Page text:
An interesting and provoking article as ever from the good folk at spiked-online, talking about the two political stories of the week: Kennedy’s resignation and the storm over Galloway’s time in the BB House (see previously).
The thrust of the article is that politics in Britain is so without substance that the unimportant fate of two ancilliary players shows that we’re in the age of “presentational politics” – your demeanour and the show on which it’s exposed are more important that policies and, god forbid, delivery!
Do read the article, but some quotes are too good to miss! On Kennedy:
Kennedy can be seen as a politician for a time when politics lacks meaning. With no competing visions of the future, political life has been hollowed out. Without any wider sense of purpose in changing society, politics has become an end in itself – the aim of being in power becomes simply to remain in power, rather than to achieve political ends. Being a politician thus becomes another professional career, where one can get on as in other careers through personal characteristics rather than public actions – and can just as readily be brought down by character flaws.
And on Galloway:
It was odd to hear Galloway introduce himself to his fellow contestants as the leader of the British anti-war movement. After all, his appearance on the show only confirms that in reality there is no such movement to give him a platform, so he is going on ‘reality’ TV to advertise for one. For all his grassroots pretensions, Galloway has a good eye for today’s celebrity politics.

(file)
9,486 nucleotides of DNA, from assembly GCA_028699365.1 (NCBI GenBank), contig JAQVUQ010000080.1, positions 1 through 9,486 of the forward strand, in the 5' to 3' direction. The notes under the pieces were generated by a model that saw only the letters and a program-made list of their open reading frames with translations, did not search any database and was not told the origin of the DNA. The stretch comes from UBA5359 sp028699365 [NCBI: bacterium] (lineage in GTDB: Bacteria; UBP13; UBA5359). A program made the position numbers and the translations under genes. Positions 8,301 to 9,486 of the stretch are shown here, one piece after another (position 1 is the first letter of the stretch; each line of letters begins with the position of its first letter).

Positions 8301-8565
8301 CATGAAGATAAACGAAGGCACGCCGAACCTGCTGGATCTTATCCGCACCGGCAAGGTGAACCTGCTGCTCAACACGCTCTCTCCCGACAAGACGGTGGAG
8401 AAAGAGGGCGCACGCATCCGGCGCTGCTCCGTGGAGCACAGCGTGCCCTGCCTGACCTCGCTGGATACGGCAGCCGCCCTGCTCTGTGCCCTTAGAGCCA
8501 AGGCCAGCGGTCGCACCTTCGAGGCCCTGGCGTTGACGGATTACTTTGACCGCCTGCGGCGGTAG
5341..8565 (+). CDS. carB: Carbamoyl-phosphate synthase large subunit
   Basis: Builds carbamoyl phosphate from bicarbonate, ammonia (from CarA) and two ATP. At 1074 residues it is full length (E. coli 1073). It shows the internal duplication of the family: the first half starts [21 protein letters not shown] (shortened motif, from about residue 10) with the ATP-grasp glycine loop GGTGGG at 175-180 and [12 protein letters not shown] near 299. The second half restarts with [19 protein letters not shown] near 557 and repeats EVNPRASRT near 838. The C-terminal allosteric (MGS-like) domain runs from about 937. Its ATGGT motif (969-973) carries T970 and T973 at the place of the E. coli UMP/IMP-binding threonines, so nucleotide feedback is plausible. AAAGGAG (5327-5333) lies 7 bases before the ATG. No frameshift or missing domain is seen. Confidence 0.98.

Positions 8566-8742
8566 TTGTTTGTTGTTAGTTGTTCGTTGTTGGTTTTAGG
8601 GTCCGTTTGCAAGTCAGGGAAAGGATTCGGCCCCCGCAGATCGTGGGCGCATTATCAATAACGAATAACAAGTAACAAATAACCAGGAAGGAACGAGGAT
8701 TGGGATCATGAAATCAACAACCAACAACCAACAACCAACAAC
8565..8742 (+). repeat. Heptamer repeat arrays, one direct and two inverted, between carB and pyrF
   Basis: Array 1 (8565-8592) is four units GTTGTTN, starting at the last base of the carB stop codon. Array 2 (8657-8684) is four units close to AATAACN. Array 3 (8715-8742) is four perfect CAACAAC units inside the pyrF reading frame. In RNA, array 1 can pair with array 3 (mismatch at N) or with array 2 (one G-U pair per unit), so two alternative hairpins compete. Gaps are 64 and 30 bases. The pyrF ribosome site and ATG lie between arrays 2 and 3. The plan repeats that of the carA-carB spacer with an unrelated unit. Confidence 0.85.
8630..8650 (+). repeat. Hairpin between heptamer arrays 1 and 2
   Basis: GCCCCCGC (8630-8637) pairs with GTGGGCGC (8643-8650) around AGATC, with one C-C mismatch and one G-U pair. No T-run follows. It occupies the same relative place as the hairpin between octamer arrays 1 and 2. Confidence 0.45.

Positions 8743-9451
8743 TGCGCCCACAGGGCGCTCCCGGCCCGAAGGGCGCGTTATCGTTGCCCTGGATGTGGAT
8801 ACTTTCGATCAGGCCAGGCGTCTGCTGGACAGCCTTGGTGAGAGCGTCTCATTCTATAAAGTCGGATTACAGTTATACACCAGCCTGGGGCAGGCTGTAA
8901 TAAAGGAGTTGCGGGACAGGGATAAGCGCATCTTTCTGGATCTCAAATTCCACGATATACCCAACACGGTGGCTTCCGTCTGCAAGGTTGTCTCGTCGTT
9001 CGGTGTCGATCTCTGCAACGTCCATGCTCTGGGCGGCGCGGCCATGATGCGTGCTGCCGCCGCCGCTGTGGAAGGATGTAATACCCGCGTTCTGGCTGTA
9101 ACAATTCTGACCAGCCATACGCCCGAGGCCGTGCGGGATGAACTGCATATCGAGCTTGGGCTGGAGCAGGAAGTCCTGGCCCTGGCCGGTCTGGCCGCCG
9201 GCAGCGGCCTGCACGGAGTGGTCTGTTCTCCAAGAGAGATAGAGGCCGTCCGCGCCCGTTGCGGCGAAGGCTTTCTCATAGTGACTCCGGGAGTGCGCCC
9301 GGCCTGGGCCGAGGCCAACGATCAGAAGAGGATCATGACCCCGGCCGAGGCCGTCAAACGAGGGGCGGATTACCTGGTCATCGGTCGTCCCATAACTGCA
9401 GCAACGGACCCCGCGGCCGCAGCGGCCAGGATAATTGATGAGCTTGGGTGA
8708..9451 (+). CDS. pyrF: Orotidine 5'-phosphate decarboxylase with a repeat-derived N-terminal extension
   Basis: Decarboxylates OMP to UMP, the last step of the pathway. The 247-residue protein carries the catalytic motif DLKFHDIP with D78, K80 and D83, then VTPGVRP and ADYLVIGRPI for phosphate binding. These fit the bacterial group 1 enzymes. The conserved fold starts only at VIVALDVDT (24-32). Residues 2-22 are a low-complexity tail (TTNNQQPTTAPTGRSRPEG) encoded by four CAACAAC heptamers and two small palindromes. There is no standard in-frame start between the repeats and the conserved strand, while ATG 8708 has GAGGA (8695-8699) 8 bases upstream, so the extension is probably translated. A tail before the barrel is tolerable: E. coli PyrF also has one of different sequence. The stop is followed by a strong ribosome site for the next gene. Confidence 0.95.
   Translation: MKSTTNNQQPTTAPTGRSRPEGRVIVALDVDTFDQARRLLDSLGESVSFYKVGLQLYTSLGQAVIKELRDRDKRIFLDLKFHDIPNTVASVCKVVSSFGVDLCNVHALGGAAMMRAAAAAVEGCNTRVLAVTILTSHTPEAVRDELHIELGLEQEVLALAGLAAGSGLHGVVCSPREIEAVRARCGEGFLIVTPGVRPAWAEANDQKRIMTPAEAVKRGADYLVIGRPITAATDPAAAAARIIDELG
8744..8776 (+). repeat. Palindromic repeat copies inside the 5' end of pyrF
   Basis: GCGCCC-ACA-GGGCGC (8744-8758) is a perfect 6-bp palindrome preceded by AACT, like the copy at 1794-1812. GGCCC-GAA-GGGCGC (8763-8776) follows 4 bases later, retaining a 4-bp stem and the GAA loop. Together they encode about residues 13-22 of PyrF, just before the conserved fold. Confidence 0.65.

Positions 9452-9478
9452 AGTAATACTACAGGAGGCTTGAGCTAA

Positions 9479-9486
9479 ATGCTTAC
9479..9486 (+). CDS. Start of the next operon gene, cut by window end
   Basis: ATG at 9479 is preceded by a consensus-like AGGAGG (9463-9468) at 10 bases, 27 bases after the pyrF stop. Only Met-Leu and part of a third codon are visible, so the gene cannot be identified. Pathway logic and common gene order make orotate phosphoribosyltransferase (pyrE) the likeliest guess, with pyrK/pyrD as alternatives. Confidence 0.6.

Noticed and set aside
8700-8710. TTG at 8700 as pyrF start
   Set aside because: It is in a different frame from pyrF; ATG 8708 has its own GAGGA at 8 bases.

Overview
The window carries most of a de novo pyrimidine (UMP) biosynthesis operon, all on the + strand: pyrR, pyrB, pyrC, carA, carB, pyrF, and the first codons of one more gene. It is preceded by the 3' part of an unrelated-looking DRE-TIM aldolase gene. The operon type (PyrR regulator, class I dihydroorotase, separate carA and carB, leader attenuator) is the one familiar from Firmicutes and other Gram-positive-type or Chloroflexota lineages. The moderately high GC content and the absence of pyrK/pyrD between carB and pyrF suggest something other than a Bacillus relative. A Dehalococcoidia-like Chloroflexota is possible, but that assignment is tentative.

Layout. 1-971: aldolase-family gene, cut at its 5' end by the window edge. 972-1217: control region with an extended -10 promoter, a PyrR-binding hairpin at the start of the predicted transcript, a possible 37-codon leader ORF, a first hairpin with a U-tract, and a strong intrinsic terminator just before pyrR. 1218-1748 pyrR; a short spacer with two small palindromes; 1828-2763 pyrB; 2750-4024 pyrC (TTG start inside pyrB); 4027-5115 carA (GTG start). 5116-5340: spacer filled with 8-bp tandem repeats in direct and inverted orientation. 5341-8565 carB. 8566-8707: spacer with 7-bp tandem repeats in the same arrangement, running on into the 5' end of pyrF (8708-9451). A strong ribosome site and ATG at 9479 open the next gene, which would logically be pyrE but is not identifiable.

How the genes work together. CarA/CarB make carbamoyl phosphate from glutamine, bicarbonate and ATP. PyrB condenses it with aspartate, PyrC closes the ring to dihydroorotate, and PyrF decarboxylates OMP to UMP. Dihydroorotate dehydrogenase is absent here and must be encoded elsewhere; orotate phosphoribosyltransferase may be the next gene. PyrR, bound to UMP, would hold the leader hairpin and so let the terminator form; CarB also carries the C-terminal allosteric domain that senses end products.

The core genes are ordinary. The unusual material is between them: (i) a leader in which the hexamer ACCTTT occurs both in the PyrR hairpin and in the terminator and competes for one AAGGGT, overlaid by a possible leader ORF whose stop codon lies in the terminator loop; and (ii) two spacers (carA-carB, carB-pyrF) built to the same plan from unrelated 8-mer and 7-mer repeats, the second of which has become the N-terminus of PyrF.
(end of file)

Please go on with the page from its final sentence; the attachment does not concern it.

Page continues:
Mick Hume doesn’t exactly spare those of us who’re campaigning to get George to pay some attention to our constituency, noting:
That said, many of Galloway’s critics only confirm the lack of meaningful alternatives available. They complain that the MP ought to be looking after the drains and other local problems of his east London constituents rather than gadding about on the box. It seems that the alternative to showbiz-style political posturing is now the small-scale municipal managerialism that passes for ‘real’ politics.
This is missing the point. The body politic is sick and tired of ‘initiativitis’ and the grand, sweeping gesture: life on the street is what matters. I’d have thought that the founder of Living Marxism wouldn’t appreciated the focus on drains, cleaning and making the many, small differences in people’s lives that add up over time to a noticeable and useful change.
If you look at the comments on the Pledgebank page to write to the Parliamentary Commissioner for Standards (go, Hana, go!) then you’ll see the view that it’s OK to have a crap MP just so that you can cast an ‘anti-Blair’ vote! One moment’s gratification = 4 years of non-representation! Is that a fair trade?
On a final, lighter note, check on the “Get back to work, George…” petition page 🙂